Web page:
The past 100 years have witnessed a divergence in the economic paths taken by developed and developing countries. While some developing nations have grown significantly and experienced a steady rise in their standard of living, others are only slightly better off than they were at the start of the 20th century; in some cases, disease burdens as a result of HIV/AIDS are reversing the gains achieved. Unfortunately, the most resource-poor countries continue to face depletion of human, natural, and economic assets, often together with other threats including the spread of communicable diseases, natural disasters, and economic crises. Unraveling the links among economic trends and activities, environmental conditions, and health problems can inform policy-makers' understanding about the consequences of and possible solutions to these problems. In FY 2003, building on current research programs that focus on the interaction between health and economic productivity, and the effects of environmental degradation on the ecological relationships between infectious agents their human and non-human targets, FIC will launch a new program aimed at more clearly establishing the relationships between health, environment, and economic development. In addition to an economic analysis of the public health risks imposed by increased international trade and the health risks of infrastructure development, this research may focus on the effects of urbanization in Africa and Asia, the health effects and consequences of agricultural practices, water-borne diseases, nutrition and food safety, and the economic and social costs and benefits of global environmental trends.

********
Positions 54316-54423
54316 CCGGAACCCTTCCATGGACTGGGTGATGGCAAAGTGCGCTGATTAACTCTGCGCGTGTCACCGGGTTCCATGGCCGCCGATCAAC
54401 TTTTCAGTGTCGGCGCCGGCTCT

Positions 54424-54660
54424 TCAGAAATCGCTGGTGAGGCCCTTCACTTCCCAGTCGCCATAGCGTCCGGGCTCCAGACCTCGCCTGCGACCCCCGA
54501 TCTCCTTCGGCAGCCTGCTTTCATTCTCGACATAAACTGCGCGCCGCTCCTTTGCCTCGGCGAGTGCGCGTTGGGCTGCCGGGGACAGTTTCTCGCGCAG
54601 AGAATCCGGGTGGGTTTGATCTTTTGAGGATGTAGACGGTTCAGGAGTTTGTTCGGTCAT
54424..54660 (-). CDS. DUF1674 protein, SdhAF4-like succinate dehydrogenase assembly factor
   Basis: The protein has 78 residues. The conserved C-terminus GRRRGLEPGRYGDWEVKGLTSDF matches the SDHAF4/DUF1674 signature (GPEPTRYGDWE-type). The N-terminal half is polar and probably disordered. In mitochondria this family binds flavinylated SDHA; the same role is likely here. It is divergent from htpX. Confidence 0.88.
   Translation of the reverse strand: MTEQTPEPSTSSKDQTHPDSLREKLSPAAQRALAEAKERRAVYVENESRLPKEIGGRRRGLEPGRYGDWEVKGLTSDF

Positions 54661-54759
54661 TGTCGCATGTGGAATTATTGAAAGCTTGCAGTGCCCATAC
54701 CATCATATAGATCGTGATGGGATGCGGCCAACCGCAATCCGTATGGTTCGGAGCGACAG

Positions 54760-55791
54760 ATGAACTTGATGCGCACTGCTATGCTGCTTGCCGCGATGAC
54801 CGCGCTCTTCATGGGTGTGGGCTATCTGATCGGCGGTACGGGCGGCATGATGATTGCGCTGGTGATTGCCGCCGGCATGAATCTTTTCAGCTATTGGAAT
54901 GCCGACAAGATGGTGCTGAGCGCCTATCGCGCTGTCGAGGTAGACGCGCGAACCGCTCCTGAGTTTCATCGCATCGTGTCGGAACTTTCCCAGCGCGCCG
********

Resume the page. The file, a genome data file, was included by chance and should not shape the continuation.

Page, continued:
Preventing Brain Drain from Developing Countries